A Nyitting story, summarised by Moore, recounts how the islands were cut off from the mainland by the sea at Cockburn Sound.
The natives have a tradition that Rottnest, Carnac, and Garden Island, once formed part of the mainland, and that the intervening ground was thickly covered with trees; which took fire in some unaccountable way, and burned with such intensity that the ground split asunder with a great noise, and the sea rushed in between, cutting off these islands from the mainland.1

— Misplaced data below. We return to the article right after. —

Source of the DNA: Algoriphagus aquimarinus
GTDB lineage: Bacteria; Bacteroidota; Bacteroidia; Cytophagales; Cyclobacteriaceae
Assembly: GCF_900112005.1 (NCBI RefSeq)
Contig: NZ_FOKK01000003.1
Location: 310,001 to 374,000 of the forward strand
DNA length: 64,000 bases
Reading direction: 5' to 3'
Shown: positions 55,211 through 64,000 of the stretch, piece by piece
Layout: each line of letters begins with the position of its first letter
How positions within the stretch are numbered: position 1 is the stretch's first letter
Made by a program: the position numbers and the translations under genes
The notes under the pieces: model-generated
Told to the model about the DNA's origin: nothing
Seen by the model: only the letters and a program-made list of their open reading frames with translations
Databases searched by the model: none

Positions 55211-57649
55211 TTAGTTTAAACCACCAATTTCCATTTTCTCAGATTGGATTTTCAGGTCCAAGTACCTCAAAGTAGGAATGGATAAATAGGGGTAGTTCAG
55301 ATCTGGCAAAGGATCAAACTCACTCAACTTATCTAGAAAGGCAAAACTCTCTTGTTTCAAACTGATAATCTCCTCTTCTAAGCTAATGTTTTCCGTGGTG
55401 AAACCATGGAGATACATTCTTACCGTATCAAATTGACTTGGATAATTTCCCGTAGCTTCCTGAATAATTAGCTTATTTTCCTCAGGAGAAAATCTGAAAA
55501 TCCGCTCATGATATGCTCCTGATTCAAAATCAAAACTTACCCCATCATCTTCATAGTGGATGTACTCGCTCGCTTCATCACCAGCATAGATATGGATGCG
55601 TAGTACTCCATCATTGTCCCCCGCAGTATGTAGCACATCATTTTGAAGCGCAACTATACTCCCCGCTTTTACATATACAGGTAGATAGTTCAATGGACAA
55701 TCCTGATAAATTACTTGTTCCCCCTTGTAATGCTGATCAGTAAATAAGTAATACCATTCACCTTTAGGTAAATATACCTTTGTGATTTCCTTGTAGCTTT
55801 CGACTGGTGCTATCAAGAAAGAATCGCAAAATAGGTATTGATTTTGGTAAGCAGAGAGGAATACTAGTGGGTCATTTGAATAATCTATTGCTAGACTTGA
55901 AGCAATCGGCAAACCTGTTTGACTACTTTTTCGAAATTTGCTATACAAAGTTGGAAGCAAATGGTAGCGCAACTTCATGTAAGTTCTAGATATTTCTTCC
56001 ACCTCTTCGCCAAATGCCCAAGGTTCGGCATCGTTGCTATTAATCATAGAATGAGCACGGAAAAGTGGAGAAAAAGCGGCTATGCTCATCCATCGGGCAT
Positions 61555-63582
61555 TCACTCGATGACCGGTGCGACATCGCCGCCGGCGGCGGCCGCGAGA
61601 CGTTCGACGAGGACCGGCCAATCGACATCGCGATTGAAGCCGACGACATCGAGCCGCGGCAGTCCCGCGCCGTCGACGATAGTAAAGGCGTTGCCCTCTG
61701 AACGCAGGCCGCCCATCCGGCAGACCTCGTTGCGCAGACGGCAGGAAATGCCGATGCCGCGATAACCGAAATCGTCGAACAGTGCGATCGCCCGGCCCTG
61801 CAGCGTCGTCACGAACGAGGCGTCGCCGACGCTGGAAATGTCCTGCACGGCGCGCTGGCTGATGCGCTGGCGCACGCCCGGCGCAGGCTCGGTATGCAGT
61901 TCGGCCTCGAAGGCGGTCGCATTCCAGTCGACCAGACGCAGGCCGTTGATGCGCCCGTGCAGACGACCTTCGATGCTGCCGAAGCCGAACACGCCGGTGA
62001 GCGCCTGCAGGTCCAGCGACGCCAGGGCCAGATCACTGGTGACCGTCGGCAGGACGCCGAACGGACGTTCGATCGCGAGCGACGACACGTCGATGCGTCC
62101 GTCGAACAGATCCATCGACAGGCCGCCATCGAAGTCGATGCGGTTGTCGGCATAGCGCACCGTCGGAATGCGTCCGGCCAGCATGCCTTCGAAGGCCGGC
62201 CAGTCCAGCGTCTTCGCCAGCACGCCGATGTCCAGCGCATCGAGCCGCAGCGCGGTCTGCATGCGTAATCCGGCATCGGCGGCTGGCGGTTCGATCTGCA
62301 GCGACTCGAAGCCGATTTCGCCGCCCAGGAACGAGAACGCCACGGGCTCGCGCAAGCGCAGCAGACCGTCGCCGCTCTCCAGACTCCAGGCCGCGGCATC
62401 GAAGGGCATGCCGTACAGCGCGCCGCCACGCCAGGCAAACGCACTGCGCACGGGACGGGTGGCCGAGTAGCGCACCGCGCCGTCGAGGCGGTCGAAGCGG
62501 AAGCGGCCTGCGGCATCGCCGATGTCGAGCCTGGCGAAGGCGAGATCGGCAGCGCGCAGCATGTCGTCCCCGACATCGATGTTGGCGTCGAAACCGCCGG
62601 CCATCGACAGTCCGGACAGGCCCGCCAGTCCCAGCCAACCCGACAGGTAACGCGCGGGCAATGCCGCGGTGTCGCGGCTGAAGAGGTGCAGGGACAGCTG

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1. Moore 1884b:8 cited in Hallam, Fire and Hearth, 112.